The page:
Batuhan and Sena’s Mobi invention starts by sending the traveller an empty piece of luggage to be packed by the passenger. The bag is subsequently picked up by the service and taken to the airport to be loaded on the same plane as the passenger. Also new is the fact that the traveller won’t see his or her bag after it’s been picked up. Nor does she or he have to bother waiting at the baggage carousel. Mobi ultimately delivers the luggage to the passenger’s destination address.
“We wanted to create a good user experience”, said Batuhan when I asked him how they came up with the Mobi concept. They wanted to relieve the passenger from the taxing waiting game, both at the airport where the journey begins, and where it ends. The efficiency of baggage handling will also be improved by using Mobi’s standardized bags that come in three different sizes. “And there’ll be no need for the passenger even to own a suitcase”, said Batuhan, and argued that for the most part suitcases are just sitting there in your house, taking up a lot of space, and are seldom used.
When I talked to Batuhan, over the internet, in his office tucked away somewhere in the Turkish capital of Ankara, he apologized that Sena wasn’t able to participate in the interview as she was away.
SAVING PEOPLE’S LIVES.
He also told me that he’d launched a startup – Kavi Design and Engineering Agency – while he was still at TOBB, whose aim is to develop “products that will save people’s lives in emergency situations”. One example is a survival kit for earthquake victims, “because they say there may be a big earthquake in the Istanbul area, in about five to ten years”.
Another example is an autonomous and remotely controlled underwater vehicle. “The main purpose here”, said Batuhan, “is to be able to respond quickly to accidents at sea, and save people’s lives”, he explained. The third and most recent project involves a kind of wind turbine. “It’s meant for campers and in places where electricity can’t be provided. It’ll deliver enough power for one to two people.” I enquired whether they’d been able to sell any of their inventions yet. “Not yet”, laughed Batuhan. But the Toyota award may, of course, be a push in the right direction for Kavi.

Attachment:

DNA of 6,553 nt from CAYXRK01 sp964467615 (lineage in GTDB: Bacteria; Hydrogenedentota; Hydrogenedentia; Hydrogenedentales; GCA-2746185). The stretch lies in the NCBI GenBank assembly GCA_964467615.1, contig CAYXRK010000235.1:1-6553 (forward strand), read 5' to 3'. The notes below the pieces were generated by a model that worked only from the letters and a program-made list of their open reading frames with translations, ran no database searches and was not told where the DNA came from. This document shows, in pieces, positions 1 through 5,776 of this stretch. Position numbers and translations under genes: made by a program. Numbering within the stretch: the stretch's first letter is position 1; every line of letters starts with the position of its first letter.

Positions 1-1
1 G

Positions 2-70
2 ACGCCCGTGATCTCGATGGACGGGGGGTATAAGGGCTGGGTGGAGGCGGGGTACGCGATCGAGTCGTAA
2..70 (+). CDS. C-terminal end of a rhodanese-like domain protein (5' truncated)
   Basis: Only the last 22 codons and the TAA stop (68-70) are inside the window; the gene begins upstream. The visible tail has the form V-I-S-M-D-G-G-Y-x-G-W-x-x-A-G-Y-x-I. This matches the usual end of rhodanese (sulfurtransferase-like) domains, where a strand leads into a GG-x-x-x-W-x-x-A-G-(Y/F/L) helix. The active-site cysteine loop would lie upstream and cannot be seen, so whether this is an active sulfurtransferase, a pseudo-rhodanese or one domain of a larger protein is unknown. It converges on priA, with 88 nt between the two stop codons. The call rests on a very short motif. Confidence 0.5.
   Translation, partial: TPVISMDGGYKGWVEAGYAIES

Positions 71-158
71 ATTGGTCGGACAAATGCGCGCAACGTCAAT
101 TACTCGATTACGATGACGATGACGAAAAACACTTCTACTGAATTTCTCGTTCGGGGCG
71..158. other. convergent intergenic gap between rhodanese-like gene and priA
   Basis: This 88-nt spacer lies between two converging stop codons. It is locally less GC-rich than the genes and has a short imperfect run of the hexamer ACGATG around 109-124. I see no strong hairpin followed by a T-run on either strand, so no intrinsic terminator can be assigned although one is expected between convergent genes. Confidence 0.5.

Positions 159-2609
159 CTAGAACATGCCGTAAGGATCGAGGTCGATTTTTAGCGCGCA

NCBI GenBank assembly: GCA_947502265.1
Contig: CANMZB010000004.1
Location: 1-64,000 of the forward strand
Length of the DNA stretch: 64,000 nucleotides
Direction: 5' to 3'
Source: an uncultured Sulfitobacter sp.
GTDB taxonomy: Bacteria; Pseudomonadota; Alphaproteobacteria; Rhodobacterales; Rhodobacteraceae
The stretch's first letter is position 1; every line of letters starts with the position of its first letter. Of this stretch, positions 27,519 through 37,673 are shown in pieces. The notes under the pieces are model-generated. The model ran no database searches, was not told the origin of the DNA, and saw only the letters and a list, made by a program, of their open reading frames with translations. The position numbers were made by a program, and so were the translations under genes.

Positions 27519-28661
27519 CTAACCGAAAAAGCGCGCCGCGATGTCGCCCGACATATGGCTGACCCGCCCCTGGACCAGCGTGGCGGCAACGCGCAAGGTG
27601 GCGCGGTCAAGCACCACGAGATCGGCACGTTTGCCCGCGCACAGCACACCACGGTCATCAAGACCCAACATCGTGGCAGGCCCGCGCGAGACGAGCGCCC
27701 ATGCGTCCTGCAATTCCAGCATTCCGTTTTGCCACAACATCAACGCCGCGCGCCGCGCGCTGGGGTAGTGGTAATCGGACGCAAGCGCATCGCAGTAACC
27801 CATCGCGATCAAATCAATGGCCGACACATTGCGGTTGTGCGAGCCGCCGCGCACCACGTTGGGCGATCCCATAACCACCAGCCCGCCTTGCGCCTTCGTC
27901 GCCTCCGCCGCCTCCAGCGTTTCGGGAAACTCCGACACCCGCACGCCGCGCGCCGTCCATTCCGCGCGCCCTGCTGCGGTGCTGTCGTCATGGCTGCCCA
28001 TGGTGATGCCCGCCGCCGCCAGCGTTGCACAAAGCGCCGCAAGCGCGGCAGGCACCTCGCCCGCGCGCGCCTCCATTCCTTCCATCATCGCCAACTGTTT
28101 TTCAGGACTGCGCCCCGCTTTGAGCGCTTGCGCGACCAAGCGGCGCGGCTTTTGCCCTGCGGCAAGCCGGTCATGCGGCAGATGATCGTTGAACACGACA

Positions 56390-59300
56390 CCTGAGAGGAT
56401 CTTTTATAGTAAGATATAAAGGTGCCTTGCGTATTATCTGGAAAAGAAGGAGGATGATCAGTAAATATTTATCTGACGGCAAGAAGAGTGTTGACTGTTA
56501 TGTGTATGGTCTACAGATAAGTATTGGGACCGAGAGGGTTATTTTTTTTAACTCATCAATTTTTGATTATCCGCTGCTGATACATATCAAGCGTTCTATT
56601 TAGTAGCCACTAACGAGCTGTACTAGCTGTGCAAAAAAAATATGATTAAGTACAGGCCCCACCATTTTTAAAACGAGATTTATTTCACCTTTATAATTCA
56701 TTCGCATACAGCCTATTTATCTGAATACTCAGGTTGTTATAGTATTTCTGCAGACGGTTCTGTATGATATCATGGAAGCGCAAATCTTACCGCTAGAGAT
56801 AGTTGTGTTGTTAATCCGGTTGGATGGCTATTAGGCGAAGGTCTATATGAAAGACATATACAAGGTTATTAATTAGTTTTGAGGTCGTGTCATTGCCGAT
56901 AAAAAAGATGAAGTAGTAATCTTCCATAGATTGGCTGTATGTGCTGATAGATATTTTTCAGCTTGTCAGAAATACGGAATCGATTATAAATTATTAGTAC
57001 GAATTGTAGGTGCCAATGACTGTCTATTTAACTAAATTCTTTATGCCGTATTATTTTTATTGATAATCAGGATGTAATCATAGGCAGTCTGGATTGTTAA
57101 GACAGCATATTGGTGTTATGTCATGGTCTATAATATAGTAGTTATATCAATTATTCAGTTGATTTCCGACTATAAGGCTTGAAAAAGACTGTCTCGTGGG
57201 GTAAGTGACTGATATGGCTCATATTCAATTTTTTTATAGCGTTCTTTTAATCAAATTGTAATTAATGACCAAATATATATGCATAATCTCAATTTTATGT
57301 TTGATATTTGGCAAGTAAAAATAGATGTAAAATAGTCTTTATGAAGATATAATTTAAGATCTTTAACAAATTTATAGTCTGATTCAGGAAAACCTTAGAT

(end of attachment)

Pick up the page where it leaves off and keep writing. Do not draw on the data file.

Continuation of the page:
This year the ever-growing Logistic Design Competition attracted close to 2,400 entries from 123 countries all around the world. The 2020 award winners come from countries as diverse as Thailand and Hungary, as well as the United States, and Turkey.
THE KID LOVED PLANES.
What made Batuhan go into design? “Oh, first of all it was to do with aviation. When I was a kid I used to make model planes”, said Batuhan, “and I loved watching documentaries about construction and advanced vehicles on television”. Turkish Airlines was voted Airline of the Year not long ago, I seem to remember. Maybe they’ll take a shine to Kavi Design now that the agency is picking up an international design award.
I asked Batuhan whether he saw themselves working more on the conceptual side of design rather than the execution. “It’s primarily the conceptual aspect as we don’t have the facilities for manufacturing”, Batuhan said. “It’s conceptual design up to the stage of developing a prototype. We’re using tools like 3-D printing for that.”
Apparently, the Turkish government is investing in design, and new design studios. So, did Batuhan think there were good opportunities for recent design graduates in Turkey. Batuhan said: “Industrial design is a pretty new phenomenon, here.” But, he said, “opportunities for product designers in Turkey look good”.
By way of concluding the interview Batuhan was anxious to express his gratitude to “all the members of the jury.” I couldn’t imagine a happier award winner.